To create a 3D model, a computer program like AutoCAD is used to create a computer aided design file (.CAD) that acts as a blueprint for the model. Next, the .CAD file needs to be converted to something that the 3D printing machine can understand. Most 3D printing machines can understand STL (Standard Tessellation Language) file types. STL files are basically a slice-by-slice representation of the CAD model that the 3D printer understands and uses. 3D printing is an additive manufacturing process, which means that one layer is added on top of the second layer to create a 3D object.
The most commonly used technology for 3D printing is based on a process called stereo lithography developed by Charles W. Hull in 1986. Some polymers in liquid state have a property of turning solid when exposed to UV light. These polymers are called photopolymers and are the special materials that are used to create 3D printed objects using stereo lithography. The time taken to create a 3D printed object usually depends on the complexity of the design. Here is a link to a video describing the process.
Selective Laser Sintering (SLS) is another technique used for 3D printing prototypes. During SLS, laser is used to heat finely powdered particles to just below the boiling point of the material, which fuses the particles into solid form. Here is a link to the video describing the process.
Fused Deposition Modeling is another technique that is used in 3D printing. Here is a link to the video describing the process.
Besides being used for creating monuments and action figures, 3D printers have also been used for medical applications. In 2013, a 3D printer was used to custom create a part of skull that was implanted into a patient. A 3D printed pelvis has also been implanted into a patient with chondrosarcoma. (Chondrosarcoma is a type of cancer that affects bones and joints). The infected part of the pelvis was removed from the patient and replaced with the 3D printed part.
Dr. James Yoo at the Wake Forest Institute for Regenerative Medicine is working on 3D printing skin that can be used for burn patients. Scientists have predicted that 3D printed organs will be available for health care applications by the end of 2014. 3D printed organs can save the lives of approximately 140,000 people waiting for an organ donation.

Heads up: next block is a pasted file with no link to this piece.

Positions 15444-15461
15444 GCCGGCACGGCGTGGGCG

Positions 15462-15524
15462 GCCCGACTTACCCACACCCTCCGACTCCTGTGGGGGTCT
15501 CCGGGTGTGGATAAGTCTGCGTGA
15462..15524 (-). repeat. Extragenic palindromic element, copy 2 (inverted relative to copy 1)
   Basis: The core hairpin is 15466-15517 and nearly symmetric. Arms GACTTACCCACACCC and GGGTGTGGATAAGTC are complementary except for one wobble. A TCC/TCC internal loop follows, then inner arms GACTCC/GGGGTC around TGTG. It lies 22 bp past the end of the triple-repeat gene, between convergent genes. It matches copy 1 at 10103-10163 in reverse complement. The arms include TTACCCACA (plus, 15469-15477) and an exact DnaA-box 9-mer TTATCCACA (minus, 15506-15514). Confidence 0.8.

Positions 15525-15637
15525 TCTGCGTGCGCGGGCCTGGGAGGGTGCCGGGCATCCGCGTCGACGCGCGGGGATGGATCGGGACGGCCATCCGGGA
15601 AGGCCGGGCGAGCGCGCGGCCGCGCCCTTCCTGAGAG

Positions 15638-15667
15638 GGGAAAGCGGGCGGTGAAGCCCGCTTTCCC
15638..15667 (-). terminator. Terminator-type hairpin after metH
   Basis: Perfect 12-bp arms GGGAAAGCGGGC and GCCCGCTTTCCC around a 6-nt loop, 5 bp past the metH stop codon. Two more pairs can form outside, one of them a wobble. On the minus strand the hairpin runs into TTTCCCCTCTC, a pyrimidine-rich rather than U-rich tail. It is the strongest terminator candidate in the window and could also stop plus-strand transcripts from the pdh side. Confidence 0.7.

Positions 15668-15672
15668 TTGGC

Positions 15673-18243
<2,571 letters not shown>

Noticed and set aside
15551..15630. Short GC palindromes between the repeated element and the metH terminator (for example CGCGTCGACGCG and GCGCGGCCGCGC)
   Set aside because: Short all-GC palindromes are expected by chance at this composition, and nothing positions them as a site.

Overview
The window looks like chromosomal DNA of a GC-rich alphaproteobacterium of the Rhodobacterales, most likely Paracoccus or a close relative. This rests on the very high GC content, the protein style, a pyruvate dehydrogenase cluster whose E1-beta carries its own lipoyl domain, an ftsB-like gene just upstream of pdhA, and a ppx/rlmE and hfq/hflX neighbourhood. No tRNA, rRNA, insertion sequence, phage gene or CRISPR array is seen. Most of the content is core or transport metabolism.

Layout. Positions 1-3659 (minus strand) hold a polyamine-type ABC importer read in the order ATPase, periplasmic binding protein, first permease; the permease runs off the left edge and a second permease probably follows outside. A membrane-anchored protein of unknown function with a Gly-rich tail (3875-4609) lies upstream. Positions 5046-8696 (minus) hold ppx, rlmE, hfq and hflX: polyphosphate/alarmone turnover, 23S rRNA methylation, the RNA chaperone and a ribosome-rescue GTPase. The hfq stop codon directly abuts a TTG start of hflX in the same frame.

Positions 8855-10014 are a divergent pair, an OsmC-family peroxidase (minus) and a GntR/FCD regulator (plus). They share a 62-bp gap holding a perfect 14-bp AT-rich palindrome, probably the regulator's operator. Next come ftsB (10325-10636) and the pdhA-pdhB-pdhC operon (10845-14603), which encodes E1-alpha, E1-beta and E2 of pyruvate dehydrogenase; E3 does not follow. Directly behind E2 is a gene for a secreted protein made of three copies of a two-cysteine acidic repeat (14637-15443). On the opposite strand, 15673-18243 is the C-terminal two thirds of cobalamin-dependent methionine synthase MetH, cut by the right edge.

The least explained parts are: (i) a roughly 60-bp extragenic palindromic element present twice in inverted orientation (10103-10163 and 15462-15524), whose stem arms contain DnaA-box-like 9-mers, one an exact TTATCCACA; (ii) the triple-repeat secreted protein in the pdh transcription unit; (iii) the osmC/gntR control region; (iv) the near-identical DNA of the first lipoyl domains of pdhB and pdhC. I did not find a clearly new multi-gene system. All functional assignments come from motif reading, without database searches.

Project Daniel by Not impossible Labs, a media and technology company is using 3D printers to create prosthetic arms for amputees. This project was started to 3D print a prosthetic hand to help people like Daniel Omar, a 14-year old from Sudan whose hands were blown off by a bomb. Under this project, along with the help of Dr. Tom Catena, a lab has been set up in Sudan to 3D print prosthetic hands. The prosthetic arm costs around $100 and takes about 6 hour to produce. Take a look at this amazing video about Project Daniel.
NASA is planning to send 3D printers to the International Space Station. So far, two potential uses have been identified for a 3D printer aboard the ISS or during space travel. One use is for astronauts to 3D print parts needed for repairs aboard the space station. For this purpose, NASA in collaboration with Made in Space has built a 3D printer capable of printing in zero gravity conditions. The device has passed microgravity tests, certified and ready for launch to the ISS sometime in 2014. The second use is for printing food on the ISS to provide astronauts with more options and the ability to personalize their meals instead of the current prepackaged shelf stable foods.
You can use them to print unique 3D innovations or to make something by doodling in air or the most awesome use: to print your own food!!!!